As a young student in Kuala Lumpur, Malaysia, in the 1960s, Mee-Seen Loong ’72 didn’t know a career in art was possible. At home, “If you were any good at all, you became a doctor,” she says. She considered becoming a schoolteacher or a journalist. It was during her first year at Wellesley that her advisor suggested she take Art History 101, and her life’s course was forever altered.
“I took all the courses I could,” she says over tea at her Manhattan apartment. She also worked in the slide library, attending additional classes to assist professors with their lectures. She was tasked with giving the five-minute verbal warning that the slide was going to change during exams; “I’m sure the students dreaded my voice,” she says, laughing.
Mee-Seen’s passion for art led her to pursue a master’s degree in Far Eastern art from Columbia University. Soon after, a friend offered her a position in the newly emerging Asian art department at Sotheby’s. He asked her to commit to two years. She stayed on for decades, ultimately becoming vice chairman, Chinese works of art and Asian paintings. Today, she still consults at the venerable auction house, having had numerous executive roles and turning the department into the powerhouse it is today.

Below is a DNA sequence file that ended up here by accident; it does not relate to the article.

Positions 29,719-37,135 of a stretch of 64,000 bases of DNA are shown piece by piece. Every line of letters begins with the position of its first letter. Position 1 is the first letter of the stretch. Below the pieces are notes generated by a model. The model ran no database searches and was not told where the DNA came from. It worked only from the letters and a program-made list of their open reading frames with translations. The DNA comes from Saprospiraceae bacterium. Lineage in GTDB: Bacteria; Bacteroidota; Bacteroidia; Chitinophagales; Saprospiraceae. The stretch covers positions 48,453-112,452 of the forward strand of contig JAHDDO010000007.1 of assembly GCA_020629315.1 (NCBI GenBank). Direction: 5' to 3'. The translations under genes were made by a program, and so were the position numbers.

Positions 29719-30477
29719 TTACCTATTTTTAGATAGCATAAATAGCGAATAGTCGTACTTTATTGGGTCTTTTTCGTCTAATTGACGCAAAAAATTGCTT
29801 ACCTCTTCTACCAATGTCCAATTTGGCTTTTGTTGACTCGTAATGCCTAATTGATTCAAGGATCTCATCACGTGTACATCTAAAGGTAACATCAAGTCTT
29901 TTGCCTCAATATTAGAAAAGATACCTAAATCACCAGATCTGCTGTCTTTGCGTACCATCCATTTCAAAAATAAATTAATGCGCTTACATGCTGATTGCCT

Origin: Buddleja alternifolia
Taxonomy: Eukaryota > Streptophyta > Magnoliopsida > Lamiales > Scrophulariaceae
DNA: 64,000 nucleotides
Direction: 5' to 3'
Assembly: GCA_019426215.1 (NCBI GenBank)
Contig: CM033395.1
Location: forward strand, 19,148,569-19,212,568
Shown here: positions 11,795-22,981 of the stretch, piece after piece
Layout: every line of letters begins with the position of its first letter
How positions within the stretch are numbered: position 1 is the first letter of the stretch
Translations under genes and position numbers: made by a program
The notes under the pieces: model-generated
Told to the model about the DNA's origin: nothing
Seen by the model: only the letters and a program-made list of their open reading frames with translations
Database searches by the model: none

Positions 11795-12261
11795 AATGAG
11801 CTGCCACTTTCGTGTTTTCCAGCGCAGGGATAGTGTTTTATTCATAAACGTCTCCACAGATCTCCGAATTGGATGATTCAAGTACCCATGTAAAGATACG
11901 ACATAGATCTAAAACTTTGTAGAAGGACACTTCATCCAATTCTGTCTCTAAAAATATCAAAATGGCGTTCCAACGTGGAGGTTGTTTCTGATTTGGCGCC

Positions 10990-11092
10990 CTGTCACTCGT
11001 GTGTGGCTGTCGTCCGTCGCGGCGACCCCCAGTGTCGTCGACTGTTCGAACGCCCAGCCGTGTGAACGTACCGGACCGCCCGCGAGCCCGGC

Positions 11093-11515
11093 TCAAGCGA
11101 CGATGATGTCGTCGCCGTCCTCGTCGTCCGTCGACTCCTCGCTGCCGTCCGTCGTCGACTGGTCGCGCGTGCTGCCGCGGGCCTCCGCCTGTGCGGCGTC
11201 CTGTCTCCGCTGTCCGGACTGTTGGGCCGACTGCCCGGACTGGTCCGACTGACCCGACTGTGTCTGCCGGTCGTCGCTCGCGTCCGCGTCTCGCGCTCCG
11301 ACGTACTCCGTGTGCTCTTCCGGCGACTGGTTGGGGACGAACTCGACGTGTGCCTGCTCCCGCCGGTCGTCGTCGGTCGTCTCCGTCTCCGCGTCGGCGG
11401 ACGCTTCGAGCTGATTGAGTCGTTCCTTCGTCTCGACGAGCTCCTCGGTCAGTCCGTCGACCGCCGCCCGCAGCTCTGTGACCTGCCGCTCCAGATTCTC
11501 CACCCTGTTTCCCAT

Mee-Seen’s career coincided with China’s economic boom and its explosion of collectors and artists. Working with some of the world’s most prestigious collections has been a true highlight of her career. “I feel fortunate to have had many moments of inexpressible joy in first seeing a beautiful work of art and especially in identifying a masterpiece,” she says. A small bowl stands out as one of her most exciting discoveries. Seen only from a Polaroid snapshot in 1989, it turned out “to be an exceptional imperial bowl of the Yongzheng period and fetched a heady HK$ 16.5 million, or $2 million at Sotheby’s in Hong Kong.”
In addition to a passion for precious objects, Mee-Seen also describes herself as a “groupie” who grew up with some of the remarkable young artists working in Asia in the early 1980s. “We had much in common,” she says. “A love of antiques and connoisseurship. It was rewarding to see the things and thoughts we pursued captured in their art.”
Her connoisseurship of Chinese ink painting led Mee-Seen to join the executive team at Beijing’s INK Studio gallery in late 2018, working with artists and collectors of Chinese ink drawings. Her love of the medium began as a student at Wellesley. “I have always been drawn to ink from studying with Professor Anne DeCoursey Clapp at Wellesley. It is the language of Chinese classical paintings,” she says. Mee-Seen curated INK Studio’s show Four Accomplishments in Ink, a collection of works by four great Chinese ink artists, which ran in New York in March.
When asked what a first-year Mee-Seen would think of herself now, she laughs, “A first-year Mee-Seen in the 1960s was preoccupied with music, young love, and the unraveling ends of the Woodstock era. She would be a bit taken aback or at least amused at the ‘mainstream’ and much tamer person I am today, but perhaps also happy that I have become a groupie of great artists and able to earn a living in the art field.”